ESG… or BSG? The growing gap between Wendy’s promises of social responsibility and reality…

Faith leaders and students march with farmworkers at the University of Florida in Gainesville during last year’s “4 for Fair Food March” calling on the university to cut its contract with Wendy’s unless the burger giant joins the Fair Food Program.

Two recent articles on Trian Partners and Wendy’s — set against the backdrop of Wendy’s stubborn Fair Food Program holdout — highlight Trian’s current dilemma: How to ride the growing wave of socially responsible investing while simultaneously, and quite publicly, turning its back on the most widely-respected and successful social responsibility program in the field today? 

Two articles published just days apart last week cast a stark light on the challenge facing Trian Partners in the age of socially responsible investing (also known as “ESG” investing, an increasingly popular approach that gives significant consideration to a company’s track record with regard to environmental, social, and governance concerns).  Taken together, and situated in the context of the ongoing Wendy’s Boycott, the articles paint a picture of a hedge fund giant attempting to plant its flag on the high ground of social responsibility while, at the same time, supporting Wendy’s indefensible stand against the leading social responsibility program in US agriculture.  How Trian — the hedge fund run by Wendy’s Board Chair Nelson Peltz, and the single largest owner of Wendy’s stock — threads this particular needle may not only determine the future of thousands of workers in Wendy’s produce supply chain, but also that of the hedge fund itself, as 21st century investors increasingly seek partners with credible histories of  socially and environmentally responsible business practices.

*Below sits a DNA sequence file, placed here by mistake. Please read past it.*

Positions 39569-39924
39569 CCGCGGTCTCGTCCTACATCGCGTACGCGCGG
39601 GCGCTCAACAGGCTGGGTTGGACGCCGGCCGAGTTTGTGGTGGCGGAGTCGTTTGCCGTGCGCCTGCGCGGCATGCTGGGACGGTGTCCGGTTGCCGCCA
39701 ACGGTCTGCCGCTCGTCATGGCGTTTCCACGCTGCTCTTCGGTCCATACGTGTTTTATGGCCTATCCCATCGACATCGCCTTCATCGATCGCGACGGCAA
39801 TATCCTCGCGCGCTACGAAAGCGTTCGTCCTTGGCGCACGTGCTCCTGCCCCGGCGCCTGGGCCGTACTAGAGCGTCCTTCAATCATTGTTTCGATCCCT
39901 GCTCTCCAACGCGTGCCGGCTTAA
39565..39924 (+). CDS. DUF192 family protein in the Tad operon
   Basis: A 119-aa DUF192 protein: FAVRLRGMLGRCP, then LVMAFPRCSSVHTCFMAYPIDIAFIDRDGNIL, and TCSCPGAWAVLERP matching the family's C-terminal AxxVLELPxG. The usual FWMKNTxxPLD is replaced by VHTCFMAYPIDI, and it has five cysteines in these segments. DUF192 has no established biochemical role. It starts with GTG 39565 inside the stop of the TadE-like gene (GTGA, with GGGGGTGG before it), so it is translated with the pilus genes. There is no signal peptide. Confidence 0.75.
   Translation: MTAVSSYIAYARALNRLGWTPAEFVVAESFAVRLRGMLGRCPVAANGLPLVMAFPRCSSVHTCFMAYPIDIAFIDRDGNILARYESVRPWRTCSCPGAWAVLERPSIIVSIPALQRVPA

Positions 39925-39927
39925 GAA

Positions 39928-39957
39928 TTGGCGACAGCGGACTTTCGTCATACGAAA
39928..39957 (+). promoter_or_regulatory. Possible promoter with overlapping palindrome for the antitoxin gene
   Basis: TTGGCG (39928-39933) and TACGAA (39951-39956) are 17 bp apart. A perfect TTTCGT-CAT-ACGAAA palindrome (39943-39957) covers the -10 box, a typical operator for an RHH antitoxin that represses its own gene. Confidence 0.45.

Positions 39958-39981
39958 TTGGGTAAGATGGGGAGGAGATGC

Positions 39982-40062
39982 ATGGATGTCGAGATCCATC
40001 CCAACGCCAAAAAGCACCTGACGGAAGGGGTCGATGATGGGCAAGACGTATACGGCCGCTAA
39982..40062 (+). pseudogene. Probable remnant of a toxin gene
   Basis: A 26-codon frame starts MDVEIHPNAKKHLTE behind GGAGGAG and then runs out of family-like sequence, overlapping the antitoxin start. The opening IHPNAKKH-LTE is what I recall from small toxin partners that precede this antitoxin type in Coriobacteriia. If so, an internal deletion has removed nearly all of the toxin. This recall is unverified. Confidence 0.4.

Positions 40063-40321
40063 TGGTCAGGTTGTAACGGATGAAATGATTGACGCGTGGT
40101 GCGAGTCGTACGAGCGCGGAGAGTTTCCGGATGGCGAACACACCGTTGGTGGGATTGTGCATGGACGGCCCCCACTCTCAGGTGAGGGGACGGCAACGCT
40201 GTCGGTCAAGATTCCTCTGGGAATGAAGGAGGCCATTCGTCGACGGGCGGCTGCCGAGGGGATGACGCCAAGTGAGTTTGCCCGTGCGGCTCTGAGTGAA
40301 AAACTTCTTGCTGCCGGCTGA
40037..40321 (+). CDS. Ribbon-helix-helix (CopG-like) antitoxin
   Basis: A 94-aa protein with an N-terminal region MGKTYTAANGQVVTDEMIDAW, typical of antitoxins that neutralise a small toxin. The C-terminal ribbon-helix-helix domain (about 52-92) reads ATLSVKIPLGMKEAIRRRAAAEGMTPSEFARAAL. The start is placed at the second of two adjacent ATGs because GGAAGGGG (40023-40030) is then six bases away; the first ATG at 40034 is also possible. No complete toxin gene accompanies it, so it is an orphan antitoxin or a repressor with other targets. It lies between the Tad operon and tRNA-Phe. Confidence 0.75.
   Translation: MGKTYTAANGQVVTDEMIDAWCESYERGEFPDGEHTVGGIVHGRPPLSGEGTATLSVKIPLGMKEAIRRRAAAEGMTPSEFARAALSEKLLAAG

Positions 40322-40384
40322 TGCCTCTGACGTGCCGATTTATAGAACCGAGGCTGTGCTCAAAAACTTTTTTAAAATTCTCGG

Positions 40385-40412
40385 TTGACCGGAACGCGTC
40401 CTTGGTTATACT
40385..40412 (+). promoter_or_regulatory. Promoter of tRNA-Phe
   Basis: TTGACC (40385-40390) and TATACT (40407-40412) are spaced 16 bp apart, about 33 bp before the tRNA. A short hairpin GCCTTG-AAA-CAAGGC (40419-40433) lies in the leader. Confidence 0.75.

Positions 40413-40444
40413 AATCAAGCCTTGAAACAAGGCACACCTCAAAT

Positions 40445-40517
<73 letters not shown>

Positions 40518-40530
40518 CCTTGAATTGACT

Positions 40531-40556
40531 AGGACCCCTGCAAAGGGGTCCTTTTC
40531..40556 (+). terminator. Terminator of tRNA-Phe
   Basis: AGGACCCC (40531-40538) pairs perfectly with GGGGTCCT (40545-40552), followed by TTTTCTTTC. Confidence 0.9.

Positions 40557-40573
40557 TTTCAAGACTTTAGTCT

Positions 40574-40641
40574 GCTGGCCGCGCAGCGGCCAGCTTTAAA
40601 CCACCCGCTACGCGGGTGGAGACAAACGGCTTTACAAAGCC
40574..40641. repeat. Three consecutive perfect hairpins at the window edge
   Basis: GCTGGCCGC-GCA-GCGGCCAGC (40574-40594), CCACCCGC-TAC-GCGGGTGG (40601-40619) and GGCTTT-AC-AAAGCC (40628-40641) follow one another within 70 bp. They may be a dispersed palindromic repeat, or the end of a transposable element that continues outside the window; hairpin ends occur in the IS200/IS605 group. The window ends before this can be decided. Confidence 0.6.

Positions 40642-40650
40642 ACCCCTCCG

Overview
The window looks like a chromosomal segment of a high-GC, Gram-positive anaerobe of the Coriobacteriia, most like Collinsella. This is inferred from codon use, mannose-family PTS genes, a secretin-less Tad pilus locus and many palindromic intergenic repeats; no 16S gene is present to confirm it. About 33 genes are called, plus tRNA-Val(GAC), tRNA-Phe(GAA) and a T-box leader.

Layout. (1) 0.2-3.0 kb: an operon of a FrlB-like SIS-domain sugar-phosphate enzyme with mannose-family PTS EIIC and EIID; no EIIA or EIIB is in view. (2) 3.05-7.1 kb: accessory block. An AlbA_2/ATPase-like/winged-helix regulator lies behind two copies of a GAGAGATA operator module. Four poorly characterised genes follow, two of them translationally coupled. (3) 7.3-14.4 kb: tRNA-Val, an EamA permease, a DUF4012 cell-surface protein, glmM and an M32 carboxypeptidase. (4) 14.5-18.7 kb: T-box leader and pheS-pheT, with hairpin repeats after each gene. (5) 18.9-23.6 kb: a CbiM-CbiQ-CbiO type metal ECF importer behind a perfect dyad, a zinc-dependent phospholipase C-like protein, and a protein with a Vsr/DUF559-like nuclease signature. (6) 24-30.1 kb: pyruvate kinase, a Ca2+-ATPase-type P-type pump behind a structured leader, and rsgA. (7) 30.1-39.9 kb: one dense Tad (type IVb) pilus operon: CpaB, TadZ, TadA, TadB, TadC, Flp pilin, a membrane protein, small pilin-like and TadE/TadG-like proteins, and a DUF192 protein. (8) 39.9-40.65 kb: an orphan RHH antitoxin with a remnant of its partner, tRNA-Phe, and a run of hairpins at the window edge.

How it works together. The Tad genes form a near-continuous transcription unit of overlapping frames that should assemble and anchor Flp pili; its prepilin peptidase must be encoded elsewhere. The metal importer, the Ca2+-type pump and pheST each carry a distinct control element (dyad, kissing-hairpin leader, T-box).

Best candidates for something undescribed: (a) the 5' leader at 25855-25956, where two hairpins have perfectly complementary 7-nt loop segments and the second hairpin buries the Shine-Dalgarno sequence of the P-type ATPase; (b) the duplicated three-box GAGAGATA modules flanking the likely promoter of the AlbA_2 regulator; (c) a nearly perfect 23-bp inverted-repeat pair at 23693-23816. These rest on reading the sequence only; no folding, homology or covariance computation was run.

“A credible activist playbook…”

In an article published on the website Institutional Investor titled “Hedge Fund Activists Pivot to ESG,” Trian Partners was identified as one of a handful of hedge funds “adopting ESG-related issues as a focus”, citing Trian’s recent efforts to push “companies including GE, DuPont, and Danone to promote workplace diversity, adopt supplier codes of conduct, and reduce emissions and waste”.  The article goes on to place this growing focus among hedge fund managers like Trian in the context of a broader, emerging interest among institutional investors in ESG issues (institutional investors — such as foundations and endowments, as well as union, corporate, and public pension funds — are a principal source of investment capital for hedge funds like Trian):

… The uptake of ESG issues by known hedge fund activists comes as more institutional investors incorporate environmental, social, and governance factors into their investment processes. A Callan survey of 89 U.S. institutional investors found that 42 percent had included ESG in their investment decision-making processes — almost double the proportion of investors who reported using ESG factors in 2013. 

Cerulli, meanwhile, found that asset managers are anticipating high demand for ESG strategies from institutional clients over the next two to three years, with 98 percent expecting moderate-to-high ESG demand from endowments and foundations. Around four out of five asset managers expected similar levels of demand from public pension funds and hospital systems. (read more)